Image provided by: University of Oregon Libraries; Eugene, OR
About Just out. (Portland, OR) 1983-2013 | View Entire Issue (Nov. 1, 1996)
just out ▼ nouombor 1, 1900 f 9
Reflections of a quilt weekend
Nine years later the AIDS Memorial Quilt is back on the National Mall: Death is the same but the living are changed
by Bob Roehr
hey arrive soon after dawn, these vol
unteers dressed in white. The sun slants
low, barely over the Capitol Building,
and the grass is still wet with dew.
Quietly, solemnly, with the precision
of a drill team, circles of eight unfold, turn, and
place each segment of the Quilt upon its assigned
plot. Then they move on to the next.
Within minutes the Mall, crossed with black
plastic walkways, has bloomed with the joyous
colors and silent tears of 70,000 dead. The testa
ments stretch a dozen blocks, from the foot of the
Capitol to the Washington Monument. They fill
the vast open space from one side to the other.
And under the trees, with each passing hour, the
number of new panels brought to this holy shrine
continues to swell.
The numbers numb your brain. It is a sea of
people wandering like lost souls amid the colorful
plots. It is too much to comprehend, like the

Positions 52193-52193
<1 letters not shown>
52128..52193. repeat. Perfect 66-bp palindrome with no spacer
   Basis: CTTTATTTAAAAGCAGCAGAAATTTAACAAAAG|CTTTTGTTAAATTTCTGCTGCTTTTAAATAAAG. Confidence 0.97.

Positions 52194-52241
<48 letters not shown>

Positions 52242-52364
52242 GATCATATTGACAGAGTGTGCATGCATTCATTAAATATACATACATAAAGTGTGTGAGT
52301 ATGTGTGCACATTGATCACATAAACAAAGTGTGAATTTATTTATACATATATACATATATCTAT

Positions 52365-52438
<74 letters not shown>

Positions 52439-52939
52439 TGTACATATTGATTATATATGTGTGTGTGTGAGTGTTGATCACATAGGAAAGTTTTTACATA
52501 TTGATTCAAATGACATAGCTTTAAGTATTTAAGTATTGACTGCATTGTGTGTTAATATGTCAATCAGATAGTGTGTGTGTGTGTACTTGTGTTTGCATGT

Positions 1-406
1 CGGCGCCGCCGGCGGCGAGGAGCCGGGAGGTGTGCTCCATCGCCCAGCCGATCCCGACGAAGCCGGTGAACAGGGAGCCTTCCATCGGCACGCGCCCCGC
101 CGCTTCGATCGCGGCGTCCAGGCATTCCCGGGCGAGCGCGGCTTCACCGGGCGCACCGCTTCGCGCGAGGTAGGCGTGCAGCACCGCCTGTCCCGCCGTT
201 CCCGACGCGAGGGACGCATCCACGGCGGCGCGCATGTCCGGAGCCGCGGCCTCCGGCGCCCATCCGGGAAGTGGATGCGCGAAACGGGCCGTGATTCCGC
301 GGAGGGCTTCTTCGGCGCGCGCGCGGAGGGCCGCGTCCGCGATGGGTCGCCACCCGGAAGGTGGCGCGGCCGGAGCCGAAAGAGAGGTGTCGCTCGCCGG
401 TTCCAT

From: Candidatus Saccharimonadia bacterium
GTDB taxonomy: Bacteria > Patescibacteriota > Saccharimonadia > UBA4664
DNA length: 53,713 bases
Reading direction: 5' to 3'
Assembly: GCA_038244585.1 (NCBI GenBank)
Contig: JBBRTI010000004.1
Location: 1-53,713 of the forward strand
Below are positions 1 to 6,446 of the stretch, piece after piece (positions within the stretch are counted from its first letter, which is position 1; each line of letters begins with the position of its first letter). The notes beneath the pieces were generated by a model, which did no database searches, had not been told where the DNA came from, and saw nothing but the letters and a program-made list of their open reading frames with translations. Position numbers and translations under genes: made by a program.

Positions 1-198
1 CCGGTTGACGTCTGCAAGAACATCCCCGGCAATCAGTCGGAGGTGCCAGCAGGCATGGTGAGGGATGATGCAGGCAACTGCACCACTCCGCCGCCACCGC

billions of the national debt, and it loses some of
Then your eye falls to one panel, you read the
name of a stranger from a city you have never
visited and the dates of his life, and find that he
was younger than you are, but is no more. And you
learn that he was passionate for basketball, or
theater, or his partner Jerry. And your chest tight
ens, and your eyes well full, and the numbers are
numbers no more, they are Melvin and Dusty and
George. They are friends and strangers whom you
now know. And they are gone...long, long, be
fore their time.
You listen with a half-turned ear as voices
sound from stations along the perimeter intoning
the names... “and my beautiful grandson Paul,
age 4, dead of AIDS.”
Low gasps become moans that rise as one
from the walkways.
the most festive link in the chain is the Sisters of
Perpetual Indulgence, that transvestigial clan from
At the event’s conclusion they gather on a
plaza of the Capitol to “exorcise demons” from
the building in a call and response. “The first
demon is the demon of hypocrisy, of working for
the people of America but not all the people—we
cast thee out, demons.” And the crowd joins with
their voices, “Out, demons.” Snap. “Begone. You
have no power here.”
The liturgy continued through "disinformation
and lack of access to health care for all,” “self-
loathing and homophobia,” “Newt Gingrich,”
and the “sloth” of Bill Clinton “who still has a lot
of room for improvement.” The service ended
with, “Go, and sin some more.”
rief seems to lay a gentler hand upon these
pilgrims than it first did in 1987. Then it
seemed that each block had a clutch of
family, a couple locked together, a lone man, tears
staining their faces, bodies tight with spasms. It
was as if this was the only place they could grieve
an illness kept secret, a loss not fully explained, a
Grief has not departed the Quilt, but it seems